BOOK REVIEW: The Inheritance Games by Jennifer Lynn Barnes

True story: Jennifer Lynn Barnes’ The Inheritance Games was one of my most eagerly-anticipated fall 2020 releases, but I found it to be such. a. letdown. Womp womp.

Even before her mother’s death, seventeen-year-old Avery Grambs’ life was full of hardship. Poverty, near-homelessness, not enough food…these were just a smattering of the things she endured in the midst of navigating adolescence. But she persevered with the help of her big sis Libby {same absentee father, different mothers}, and her own determination and street smarts - not to mention her five-year plan: survive high school, score a scholarship, graduate summa cum laude, and land a cushy job. Her plans go out the window thanks to Tobias Hawthorne.

Tobias Hawthorne, the billionaire. Tobias Hawthorne, recently deceased. Tobias Hawthorne, who has bequeathed Avery his entire fortune {can we take a moment to talk. about. luck. Like omg why can’t this happen to me?!}. That’s right, overlooking his four {brawny, brainy, and beautiful} grandsons {Nash, Xander, Grayson, and Jameson}, along with his own {albeit off-kilter} daughters, Tobias has literally handed his entire fortune over to a…stranger. Yep, that’s the real clincher of the story…Avery has never met Tobias Hawthorne. So the fact that she was named so heavily in his will? ’Tis a mystery to you, me, and every other character within the pages of The Inheritance Games.

To claim her inheritance? Avery must reside within the hallowed halls of Hawthorne House for precisely one year - alongside the rest of the Hawthorne family. Seems easy enough; but when you’ve been pegged as a con-woman and potential puzzle that needs to be solved {and are the target of a family with wealth and power at their disposal}, all bets are off.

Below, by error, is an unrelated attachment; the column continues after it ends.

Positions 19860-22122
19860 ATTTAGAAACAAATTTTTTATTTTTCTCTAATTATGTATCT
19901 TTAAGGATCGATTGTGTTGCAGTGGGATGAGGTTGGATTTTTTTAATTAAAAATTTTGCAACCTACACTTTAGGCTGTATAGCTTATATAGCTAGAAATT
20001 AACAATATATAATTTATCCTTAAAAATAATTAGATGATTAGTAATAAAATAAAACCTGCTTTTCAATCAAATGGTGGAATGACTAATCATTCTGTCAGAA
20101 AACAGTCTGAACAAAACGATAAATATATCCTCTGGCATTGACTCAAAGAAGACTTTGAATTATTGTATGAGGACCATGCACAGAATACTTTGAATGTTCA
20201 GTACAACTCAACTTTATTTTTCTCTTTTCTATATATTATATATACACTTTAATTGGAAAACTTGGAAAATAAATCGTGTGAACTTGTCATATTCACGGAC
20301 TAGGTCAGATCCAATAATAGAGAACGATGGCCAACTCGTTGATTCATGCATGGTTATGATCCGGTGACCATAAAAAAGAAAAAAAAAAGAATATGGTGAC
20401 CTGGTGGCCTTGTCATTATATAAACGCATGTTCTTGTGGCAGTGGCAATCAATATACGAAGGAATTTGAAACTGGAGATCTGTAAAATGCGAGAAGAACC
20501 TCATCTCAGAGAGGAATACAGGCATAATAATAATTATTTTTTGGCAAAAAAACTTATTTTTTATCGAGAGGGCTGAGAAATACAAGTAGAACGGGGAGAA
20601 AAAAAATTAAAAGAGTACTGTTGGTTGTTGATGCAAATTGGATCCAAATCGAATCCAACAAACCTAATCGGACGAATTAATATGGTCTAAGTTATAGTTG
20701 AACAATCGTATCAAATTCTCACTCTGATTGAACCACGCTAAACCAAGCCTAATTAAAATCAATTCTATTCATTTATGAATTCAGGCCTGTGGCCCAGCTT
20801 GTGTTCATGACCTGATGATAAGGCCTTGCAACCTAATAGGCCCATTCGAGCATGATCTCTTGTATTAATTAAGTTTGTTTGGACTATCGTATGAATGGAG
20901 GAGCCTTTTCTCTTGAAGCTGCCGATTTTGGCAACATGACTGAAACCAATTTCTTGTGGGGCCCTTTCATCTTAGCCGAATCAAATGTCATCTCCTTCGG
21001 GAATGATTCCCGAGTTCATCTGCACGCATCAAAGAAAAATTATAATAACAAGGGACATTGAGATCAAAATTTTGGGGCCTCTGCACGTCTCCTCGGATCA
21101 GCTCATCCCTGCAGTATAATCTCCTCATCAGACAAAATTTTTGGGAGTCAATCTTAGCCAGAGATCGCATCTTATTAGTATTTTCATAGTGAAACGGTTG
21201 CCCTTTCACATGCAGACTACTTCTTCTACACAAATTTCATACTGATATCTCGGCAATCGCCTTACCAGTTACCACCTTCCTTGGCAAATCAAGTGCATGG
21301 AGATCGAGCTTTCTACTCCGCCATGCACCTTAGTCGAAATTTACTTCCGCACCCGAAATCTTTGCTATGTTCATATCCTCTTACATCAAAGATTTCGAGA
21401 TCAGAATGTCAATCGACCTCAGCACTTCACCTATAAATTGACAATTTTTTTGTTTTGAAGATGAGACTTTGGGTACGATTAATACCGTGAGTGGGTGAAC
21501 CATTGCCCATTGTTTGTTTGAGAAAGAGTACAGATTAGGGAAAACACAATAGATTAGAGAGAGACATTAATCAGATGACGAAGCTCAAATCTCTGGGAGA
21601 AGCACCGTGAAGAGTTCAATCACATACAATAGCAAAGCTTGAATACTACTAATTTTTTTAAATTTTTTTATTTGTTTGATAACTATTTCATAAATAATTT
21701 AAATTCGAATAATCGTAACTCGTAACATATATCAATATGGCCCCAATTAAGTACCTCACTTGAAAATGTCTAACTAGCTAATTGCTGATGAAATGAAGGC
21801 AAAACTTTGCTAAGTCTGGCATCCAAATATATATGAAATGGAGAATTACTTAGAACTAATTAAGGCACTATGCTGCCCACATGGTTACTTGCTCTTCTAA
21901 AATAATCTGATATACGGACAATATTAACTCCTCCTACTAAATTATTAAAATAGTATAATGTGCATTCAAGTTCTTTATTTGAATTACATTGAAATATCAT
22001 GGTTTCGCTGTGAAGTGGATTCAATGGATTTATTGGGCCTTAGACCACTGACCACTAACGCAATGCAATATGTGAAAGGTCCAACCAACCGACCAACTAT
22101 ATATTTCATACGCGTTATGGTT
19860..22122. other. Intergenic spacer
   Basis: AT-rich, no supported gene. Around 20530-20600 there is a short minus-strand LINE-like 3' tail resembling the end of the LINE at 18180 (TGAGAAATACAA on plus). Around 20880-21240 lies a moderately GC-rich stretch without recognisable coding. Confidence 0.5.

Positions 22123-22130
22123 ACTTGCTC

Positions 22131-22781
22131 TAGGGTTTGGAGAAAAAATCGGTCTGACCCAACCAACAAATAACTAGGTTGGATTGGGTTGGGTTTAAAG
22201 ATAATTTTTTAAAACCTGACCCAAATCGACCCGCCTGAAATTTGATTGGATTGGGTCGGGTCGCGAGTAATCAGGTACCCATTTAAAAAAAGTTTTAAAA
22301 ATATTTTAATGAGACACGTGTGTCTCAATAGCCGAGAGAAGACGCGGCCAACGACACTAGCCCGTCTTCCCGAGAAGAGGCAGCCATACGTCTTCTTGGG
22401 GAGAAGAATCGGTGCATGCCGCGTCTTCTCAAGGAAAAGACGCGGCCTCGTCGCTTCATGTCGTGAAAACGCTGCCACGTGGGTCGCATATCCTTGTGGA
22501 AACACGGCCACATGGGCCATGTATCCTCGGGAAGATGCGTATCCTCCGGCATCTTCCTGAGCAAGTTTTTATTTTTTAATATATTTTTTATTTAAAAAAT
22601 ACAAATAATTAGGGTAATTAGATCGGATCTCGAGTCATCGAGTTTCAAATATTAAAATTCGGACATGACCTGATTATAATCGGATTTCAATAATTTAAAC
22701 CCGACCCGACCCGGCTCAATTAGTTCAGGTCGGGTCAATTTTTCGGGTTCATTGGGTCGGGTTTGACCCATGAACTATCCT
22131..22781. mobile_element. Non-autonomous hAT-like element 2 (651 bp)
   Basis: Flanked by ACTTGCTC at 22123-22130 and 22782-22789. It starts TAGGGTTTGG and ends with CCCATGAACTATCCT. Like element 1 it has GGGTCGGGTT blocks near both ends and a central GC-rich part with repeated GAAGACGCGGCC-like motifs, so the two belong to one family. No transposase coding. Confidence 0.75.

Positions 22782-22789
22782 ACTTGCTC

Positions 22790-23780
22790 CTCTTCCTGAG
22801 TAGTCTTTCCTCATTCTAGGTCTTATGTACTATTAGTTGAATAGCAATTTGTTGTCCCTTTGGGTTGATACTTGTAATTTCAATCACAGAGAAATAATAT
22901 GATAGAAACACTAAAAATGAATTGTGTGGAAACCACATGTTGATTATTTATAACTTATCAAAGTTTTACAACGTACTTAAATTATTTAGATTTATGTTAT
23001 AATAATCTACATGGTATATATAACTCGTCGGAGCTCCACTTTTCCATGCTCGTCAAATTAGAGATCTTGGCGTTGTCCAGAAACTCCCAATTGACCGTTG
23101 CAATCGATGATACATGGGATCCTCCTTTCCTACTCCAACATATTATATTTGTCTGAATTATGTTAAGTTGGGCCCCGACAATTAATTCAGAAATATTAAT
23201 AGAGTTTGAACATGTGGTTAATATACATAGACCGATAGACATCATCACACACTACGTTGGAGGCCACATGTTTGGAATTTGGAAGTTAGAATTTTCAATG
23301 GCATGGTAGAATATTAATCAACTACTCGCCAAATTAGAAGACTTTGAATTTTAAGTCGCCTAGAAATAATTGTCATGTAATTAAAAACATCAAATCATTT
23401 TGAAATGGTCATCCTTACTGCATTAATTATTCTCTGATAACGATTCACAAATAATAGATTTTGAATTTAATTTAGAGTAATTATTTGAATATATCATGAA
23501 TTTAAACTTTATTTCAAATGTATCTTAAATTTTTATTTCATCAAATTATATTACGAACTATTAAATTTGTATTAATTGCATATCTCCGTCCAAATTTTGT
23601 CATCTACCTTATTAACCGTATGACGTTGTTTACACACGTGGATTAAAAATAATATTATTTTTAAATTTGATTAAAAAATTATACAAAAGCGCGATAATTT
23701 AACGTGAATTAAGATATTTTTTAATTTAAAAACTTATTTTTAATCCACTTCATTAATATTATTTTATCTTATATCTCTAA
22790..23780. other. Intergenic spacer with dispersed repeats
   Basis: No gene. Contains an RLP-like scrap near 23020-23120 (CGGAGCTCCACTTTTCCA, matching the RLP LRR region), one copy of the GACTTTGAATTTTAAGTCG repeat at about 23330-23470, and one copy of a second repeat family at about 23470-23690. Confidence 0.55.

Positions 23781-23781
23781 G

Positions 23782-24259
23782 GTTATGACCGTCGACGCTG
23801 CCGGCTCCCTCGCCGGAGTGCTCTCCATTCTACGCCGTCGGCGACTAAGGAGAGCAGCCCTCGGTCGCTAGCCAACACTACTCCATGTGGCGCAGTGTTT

In a world of Kardashians, Hilton’s, and Trump’s, where riches and ostentatiousness are the norm, The Inheritance Games goes too far on the believability scale. From the moment we are introduced to Hawthorne House we hear about the bowling alley and the solarium and various wings; but as The Inheritance Games continues, Barnes adds more and more onto this house to the point where it feels ridiculous and sounds more like a small country than an estate. I get that this is fiction, but this was a big peeve of mine. But I digress…

I went into this book expecting mystery and suspense and possibly magic; but, aside from a disengaging puzzle and assortment of rabbit holes that try {and fail} to lead you astray, this felt more romance-y to me than anything else. Additionally, there were similarities between this and, believe it or not, The Princess Diaries. The makeover scene felt very Mia Thermopolis morphing into Princess Mia of Genovia, with lawyer Alina Ortega playing the role of Grandmere, and bodyguard {security detail} Oren being highly reminiscent of Lars. Then there were the Hawthorne boys whose beauty and ethereal presence triggers memories of Twilight’s Cullens.

NGL, I wanted to love this one; but I felt disconnected from virtually every. single. character. - barring Xander, Oren, and the brief glimpse of Harry. Yes, the premise had promise, but the execution was lackluster. Sadly, this was my first book from Jennifer Lynn Barnes, and will likely be my last.

Star Rating: **1/2



ellie said...

Great review! Too bad it took a nosedive like this. Sounds like epics roots. The cover looks similar to other books I have seen recently from Juvenile to YA.

Caitlin'nMegan said...

Sounds like a story that many would love, yet maybe this set-up is a lot like those series that have been selling in YA for so long now. Loved your review!

Better Left Unsaid said...

Do you think there will be more to this series? Thank you for your honest review! Loved it!

Why Girls Are Weird said...

Oh no. This sounds so good, I'm so disappointed!

Briana said...

So sorry to hear it was a let down!


R's Rue said...

Sorry it disappointed.

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